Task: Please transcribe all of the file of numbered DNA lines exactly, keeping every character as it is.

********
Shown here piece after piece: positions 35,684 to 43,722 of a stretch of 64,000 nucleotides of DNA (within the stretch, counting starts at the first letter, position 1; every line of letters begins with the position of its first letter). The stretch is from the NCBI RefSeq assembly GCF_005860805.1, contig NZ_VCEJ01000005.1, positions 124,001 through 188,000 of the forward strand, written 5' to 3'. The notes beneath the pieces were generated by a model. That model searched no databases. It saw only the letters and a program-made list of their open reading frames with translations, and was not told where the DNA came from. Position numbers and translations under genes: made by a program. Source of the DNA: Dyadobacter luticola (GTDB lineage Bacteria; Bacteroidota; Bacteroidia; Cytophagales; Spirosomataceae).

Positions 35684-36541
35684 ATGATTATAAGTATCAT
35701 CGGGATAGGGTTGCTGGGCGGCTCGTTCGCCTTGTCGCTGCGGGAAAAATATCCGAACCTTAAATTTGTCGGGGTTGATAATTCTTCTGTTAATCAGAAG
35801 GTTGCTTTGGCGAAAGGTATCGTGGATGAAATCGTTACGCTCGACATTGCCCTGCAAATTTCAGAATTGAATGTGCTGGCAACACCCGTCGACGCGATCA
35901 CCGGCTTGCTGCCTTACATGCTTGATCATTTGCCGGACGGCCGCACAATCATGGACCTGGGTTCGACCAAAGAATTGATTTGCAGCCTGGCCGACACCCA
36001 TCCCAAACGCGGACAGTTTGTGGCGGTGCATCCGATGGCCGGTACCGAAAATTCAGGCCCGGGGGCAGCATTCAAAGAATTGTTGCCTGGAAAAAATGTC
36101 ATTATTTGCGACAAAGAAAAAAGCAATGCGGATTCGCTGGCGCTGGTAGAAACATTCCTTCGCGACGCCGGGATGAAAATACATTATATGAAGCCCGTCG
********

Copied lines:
Shown here piece after piece: positions 35,684 to 43,722 of a stretch of 64,000 nucleotides of DNA (within the stretch, counting starts at the first letter, position 1; every line of letters begins with the position of its first letter). The stretch is from the NCBI RefSeq assembly GCF_005860805.1, contig NZ_VCEJ01000005.1, positions 124,001 through 188,000 of the forward strand, written 5' to 3'. The notes beneath the pieces were generated by a model. That model searched no databases. It saw only the letters and a program-made list of their open reading frames with translations, and was not told where the DNA came from. Position numbers and translations under genes: made by a program. Source of the DNA: Dyadobacter luticola (GTDB lineage Bacteria; Bacteroidota; Bacteroidia; Cytophagales; Spirosomataceae).

Positions 35684-36541
35684 ATGATTATAAGTATCAT
35701 CGGGATAGGGTTGCTGGGCGGCTCGTTCGCCTTGTCGCTGCGGGAAAAATATCCGAACCTTAAATTTGTCGGGGTTGATAATTCTTCTGTTAATCAGAAG
35801 GTTGCTTTGGCGAAAGGTATCGTGGATGAAATCGTTACGCTCGACATTGCCCTGCAAATTTCAGAATTGAATGTGCTGGCAACACCCGTCGACGCGATCA
35901 CCGGCTTGCTGCCTTACATGCTTGATCATTTGCCGGACGGCCGCACAATCATGGACCTGGGTTCGACCAAAGAATTGATTTGCAGCCTGGCCGACACCCA
36001 TCCCAAACGCGGACAGTTTGTGGCGGTGCATCCGATGGCCGGTACCGAAAATTCAGGCCCGGGGGCAGCATTCAAAGAATTGTTGCCTGGAAAAAATGTC
36101 ATTATTTGCGACAAAGAAAAAAGCAATGCGGATTCGCTGGCGCTGGTAGAAACATTCCTTCGCGACGCCGGGATGAAAATACATTATATGAAGCCCGTCG